The BMA said ‘significant questions’ still remain unanswered on whether subjective bias is a factor in the marking of the clinical skills assessment, following the final publication of the GMC-commissioned review of the MRCGP exam.
Dr Krishna Kasaraneni, chair of the BMA GP Trainees Subcommittee said the BMA would meet the authors to discuss the issue of subjective bias and broader issues around the lower pass rates of graduates from certain groups.
Dr Kasaraneni welcomed the report’s recommendations around including a diverse mix of cases, drawing examiners from a wide demographic pool and giving candidates more detailed feedback.
He also called for further research into what happens to trainees forced to withdraw from training, whether the Annual Review of Competence Progression which assesses progress is fair and asked deaneries to research variations in pass rates.
Currently the RCGP is facing a judicial review brought by international doctors who want the exam declared unlawful, and has sparked a row after it called a version of the research conducted by an independent expert into the pass rates ‘misleading’.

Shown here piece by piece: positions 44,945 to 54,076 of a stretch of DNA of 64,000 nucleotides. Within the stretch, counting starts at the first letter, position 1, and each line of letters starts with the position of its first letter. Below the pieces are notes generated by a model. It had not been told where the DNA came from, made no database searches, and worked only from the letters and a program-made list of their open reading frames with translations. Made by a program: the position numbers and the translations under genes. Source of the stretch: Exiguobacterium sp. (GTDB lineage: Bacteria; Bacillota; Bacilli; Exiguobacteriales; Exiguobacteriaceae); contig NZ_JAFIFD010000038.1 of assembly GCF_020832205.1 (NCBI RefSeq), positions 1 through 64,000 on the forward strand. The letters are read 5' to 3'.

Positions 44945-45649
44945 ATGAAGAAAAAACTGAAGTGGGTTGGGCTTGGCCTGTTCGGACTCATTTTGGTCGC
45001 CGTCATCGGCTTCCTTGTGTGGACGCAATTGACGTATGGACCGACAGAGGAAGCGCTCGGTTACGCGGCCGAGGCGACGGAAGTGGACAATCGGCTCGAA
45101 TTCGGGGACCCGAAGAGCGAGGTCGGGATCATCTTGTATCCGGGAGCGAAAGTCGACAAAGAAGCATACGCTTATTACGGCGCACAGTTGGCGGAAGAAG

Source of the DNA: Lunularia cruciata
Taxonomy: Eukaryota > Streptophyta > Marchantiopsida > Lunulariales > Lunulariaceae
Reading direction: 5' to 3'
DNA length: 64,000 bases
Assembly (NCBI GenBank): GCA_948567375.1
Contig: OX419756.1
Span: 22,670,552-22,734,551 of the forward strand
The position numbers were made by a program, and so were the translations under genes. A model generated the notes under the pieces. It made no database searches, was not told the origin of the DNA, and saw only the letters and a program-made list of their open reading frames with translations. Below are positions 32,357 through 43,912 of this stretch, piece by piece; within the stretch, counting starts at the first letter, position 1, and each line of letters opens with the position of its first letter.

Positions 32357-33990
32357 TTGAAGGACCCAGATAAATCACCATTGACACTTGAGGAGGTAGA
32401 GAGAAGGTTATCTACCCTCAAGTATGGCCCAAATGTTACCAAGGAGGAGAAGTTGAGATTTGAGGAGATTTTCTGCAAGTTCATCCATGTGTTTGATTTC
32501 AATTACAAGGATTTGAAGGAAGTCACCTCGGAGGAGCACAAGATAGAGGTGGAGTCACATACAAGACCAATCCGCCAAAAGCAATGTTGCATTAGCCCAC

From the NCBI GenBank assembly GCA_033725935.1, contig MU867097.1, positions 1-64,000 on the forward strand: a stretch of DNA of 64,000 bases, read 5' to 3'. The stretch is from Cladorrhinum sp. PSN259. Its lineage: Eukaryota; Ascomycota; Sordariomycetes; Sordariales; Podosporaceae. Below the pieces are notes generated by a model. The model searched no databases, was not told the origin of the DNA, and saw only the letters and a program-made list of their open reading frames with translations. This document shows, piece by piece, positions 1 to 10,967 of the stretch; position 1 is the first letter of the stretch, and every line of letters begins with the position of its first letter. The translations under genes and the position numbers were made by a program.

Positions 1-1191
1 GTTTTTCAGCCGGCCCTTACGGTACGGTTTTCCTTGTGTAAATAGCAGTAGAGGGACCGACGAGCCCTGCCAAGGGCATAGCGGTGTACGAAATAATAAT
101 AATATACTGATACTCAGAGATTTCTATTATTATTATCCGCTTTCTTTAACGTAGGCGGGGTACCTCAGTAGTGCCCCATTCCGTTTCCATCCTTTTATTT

Dr Kasaraneni said: ‘Significant questions still remain unanswered though, especially around not being able to exclude subjective bias in the marking of the CSA.’
‘As such, BMA representatives will meet the authors to discuss this and other issues raised in the report and consideration will given to the broader issue of the relative performance of trainees in examinations across the Royal Colleges.’
The final version of the GMC review was published yesterday, but another version of the research published by the BMJ made slightly differently worded conclusions, saying that ‘subjective bias due to racial discrimination’ in the clinical skills assessment may be a cause of higher failure rates for UK-born ethnic minority and international candidates taking the exam, a stance the RCGP strongly rejects.
But the author of the report, Professor Aneez Esmail, an expert in racism in the NHS, has accused the GMC and RCGP of misrepresenting his report’s findings and said evidence of racial bias must not be swept ‘under the carpet’.
Dr Ramesh Mehta, president of the British Association of Physicians of Indian Origin (BAPIO) – the organisation bringing the judical review – said it ‘welcomes and is relieved’ by the findings in the BMJ paper.
He added: ‘It will not be wise to ignore Esmails’ and Roberts’ concerns when they say “We cannot ascertain if the standardised patients (played by actors) behave differently in front of candidates from non-white ethnic groups. Nor can we confidently exclude bias from the examiners in the way that they assess non-white candidates”. It is very difficult to have confidence in an examination under these circumstances.’